It was obvious that Lucky the unlucky cat was not going to be consoled, and he was terrified  of the yellow cat. He had come to like me, but only me. He was also scared to death of the yard, and he left everyday…to where I am not sure, and he never came home until just at dark. Wherever he was hiding was a sticker patch, and I would feed him and then put him in my lap and cut stickers out of his thick fur for an hour or so.

    Then….Lucky was gone again…back into hiding.

    When Ric and I would need to be gone in the evening, the people in charge of “feeding the cat” had to be willing to come to the house at dark and wait on Lucky to return. Yes, I’m sure they talked!

    Finally, we were able to trap the killer cat and give him to someone else far, far away and I gradually convinced Lucky that it was safe to stay in his own yard. He came back, but he lived high in a tree for quite some time!

    After hearing our story one day, friends gave us a black kitty just weaned, and lo and behold, for the first time in his life Lucky seemed to love being with a cat who was not his mother. The kitty was afraid of nothing and bullet proof, and he and Lucky spent hours playing…for one week…until kitty suddenly was gone, never to return, and Lucky the unlucky cat was once again depressed.

    The only patch of white on the cat I pray is not Lucky is a small patch just underthe chin that only shows in an unright sitting position.

    The only patch of white on the cat I pray is not Lucky is a small patch just underthe chin that only shows in an unright sitting position.

    Now, I could go on and on about the trials of Lucky, but since I need to make this very long story a little shorter, I will just say that the final blow to Lucky came a few months ago, and even I don’t believe it, but I swear it is the truth.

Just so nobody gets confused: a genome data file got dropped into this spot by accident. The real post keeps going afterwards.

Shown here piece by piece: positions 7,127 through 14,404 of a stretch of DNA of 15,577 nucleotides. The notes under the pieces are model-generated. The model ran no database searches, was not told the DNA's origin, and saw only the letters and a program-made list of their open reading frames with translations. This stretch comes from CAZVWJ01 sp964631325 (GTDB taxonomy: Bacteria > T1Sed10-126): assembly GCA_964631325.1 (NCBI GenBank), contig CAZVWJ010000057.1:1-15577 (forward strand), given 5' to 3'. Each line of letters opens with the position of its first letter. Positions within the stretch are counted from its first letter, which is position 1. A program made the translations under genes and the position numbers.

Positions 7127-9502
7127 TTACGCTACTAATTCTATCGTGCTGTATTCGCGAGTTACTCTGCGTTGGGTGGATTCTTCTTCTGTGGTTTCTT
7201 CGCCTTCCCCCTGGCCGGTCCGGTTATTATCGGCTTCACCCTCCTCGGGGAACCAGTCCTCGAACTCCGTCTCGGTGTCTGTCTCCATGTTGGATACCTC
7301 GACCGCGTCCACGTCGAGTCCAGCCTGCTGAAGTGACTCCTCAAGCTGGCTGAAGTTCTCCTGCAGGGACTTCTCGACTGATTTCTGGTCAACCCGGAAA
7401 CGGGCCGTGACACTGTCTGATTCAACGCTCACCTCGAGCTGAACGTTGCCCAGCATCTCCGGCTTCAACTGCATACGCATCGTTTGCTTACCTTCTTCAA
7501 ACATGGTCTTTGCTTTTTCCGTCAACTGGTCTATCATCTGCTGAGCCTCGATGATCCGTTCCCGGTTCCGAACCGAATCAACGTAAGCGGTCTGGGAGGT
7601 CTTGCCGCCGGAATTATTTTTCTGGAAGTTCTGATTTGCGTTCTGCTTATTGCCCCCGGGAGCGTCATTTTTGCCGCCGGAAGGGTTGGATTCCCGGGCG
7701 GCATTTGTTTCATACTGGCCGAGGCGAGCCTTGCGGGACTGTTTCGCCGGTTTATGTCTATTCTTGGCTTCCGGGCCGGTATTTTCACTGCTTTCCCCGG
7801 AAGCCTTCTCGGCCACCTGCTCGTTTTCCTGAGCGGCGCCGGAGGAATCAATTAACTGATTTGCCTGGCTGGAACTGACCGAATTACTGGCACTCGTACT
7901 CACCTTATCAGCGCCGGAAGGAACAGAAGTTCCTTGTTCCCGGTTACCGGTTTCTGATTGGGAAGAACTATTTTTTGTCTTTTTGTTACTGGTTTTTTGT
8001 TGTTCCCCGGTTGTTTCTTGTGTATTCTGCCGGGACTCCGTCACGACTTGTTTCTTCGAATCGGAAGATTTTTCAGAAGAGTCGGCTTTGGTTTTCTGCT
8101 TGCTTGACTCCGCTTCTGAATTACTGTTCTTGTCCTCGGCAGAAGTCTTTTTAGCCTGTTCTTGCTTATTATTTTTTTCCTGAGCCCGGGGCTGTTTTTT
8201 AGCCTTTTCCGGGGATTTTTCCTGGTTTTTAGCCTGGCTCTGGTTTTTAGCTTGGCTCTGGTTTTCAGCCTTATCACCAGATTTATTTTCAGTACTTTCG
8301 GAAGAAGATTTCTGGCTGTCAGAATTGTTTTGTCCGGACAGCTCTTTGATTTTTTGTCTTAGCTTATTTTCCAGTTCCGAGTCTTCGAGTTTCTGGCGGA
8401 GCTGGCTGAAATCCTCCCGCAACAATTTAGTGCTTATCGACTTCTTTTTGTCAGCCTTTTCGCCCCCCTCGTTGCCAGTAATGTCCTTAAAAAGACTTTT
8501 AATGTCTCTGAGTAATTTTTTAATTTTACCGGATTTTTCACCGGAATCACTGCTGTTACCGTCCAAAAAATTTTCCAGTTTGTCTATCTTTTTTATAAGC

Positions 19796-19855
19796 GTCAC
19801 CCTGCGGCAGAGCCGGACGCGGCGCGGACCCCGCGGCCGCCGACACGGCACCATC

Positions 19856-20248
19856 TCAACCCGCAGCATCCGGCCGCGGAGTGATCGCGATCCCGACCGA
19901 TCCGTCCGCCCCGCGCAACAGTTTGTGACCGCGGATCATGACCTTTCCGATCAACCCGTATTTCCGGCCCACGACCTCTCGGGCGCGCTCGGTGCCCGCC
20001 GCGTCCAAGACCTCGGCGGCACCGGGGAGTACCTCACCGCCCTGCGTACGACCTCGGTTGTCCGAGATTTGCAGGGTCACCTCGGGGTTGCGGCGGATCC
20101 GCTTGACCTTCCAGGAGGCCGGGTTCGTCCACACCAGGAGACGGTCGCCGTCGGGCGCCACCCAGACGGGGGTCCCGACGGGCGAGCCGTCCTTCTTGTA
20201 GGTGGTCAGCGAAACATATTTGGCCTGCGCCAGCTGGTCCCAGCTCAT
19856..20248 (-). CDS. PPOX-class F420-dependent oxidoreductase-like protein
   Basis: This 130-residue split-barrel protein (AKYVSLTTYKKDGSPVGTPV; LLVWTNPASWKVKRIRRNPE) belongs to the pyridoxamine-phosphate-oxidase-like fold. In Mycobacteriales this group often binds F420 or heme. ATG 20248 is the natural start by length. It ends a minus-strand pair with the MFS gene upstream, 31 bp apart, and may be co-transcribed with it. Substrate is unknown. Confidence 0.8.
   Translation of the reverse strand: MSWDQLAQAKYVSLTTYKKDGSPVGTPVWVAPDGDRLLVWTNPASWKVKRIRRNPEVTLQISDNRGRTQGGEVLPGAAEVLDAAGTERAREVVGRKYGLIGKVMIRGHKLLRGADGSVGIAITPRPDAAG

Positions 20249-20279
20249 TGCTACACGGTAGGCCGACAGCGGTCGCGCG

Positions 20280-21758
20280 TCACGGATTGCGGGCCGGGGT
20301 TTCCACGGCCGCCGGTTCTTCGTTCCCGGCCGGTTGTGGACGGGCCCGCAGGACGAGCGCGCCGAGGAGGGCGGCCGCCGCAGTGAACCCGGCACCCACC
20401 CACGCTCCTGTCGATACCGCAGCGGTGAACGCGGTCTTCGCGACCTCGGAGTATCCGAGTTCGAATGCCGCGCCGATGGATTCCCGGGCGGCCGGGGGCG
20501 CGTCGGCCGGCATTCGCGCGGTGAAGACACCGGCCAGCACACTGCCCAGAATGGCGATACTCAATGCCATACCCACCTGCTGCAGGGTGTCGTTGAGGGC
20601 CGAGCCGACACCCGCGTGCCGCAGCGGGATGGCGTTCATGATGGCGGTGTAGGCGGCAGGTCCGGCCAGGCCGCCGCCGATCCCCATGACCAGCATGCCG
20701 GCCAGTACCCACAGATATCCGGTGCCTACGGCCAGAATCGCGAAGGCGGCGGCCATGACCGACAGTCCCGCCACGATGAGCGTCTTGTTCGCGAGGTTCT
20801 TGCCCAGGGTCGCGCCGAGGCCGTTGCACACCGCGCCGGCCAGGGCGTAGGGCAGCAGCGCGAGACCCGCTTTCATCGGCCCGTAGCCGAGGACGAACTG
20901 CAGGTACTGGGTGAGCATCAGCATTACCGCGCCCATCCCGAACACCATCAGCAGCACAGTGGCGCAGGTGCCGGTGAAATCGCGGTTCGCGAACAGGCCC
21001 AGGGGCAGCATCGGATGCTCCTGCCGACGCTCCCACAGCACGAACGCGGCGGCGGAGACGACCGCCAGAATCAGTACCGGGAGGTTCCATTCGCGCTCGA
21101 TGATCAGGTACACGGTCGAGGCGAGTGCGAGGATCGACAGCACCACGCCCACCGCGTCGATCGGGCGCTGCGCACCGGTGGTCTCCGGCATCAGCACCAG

I heard a few meows and walked to the door to see what the latest problem was with Lucky, and there sitting at the bottom of the steps was Lucky…and Lucky…

    I looked at one and then at the other. I turned to my right side. “Lucky?” I asked.

    “Meow.”

    Then I turned to my left side and again said, “Lucky?”

    “Meow.”

    Slowly I descended the steps, looking first to the left and then to the right. I reached to pet one, and then I reached to pet the other. I looked up and down and from one side to the other. I turned each cat over, and the bottom line here is that there was absolutely no way to identify my own foster cat!

    So what did I do?

    I picked up the cat who looked the saddest, and I prayed that he was Lucky and we sat and visited a while.

    Today, that cat remains at our house…and the other often comes to visit or to grab a bite if he is hungry…and when he is in my yard there is still no way to distinguish him from Lucky the unlucky cat, except that Lucky (I hope) has now lived here longer and likes me a little more.

    AND…after having spent months and months of taking care of a cat, Julie has decided that it will just be too traumatic for Lucky to move to their new home, and I agree with her.

    So…Lucky The Unlucky Cat is now a Jones instead of a Young. I can’t get rid of that darned cat now!

    (And in case you wonder, Lucky has been able to escape every collar I’ve put on him.)

    About Fredda Jones

    Fredda Davis Jones was raised “in the country” in Comanche County and learned very early that creativity and innovation are traits that can flourish even in small-town Texas and that with enough effort, indeed nothing is impossible, including being married to the same man for over 40 years! Rickey and Fredda have 2 children, 5 grandchildren, and a crazy life that includes sitting in the bleachers several times a week. The rest of her time is spent creating great content for texansunited.com and marketing small-town Texas.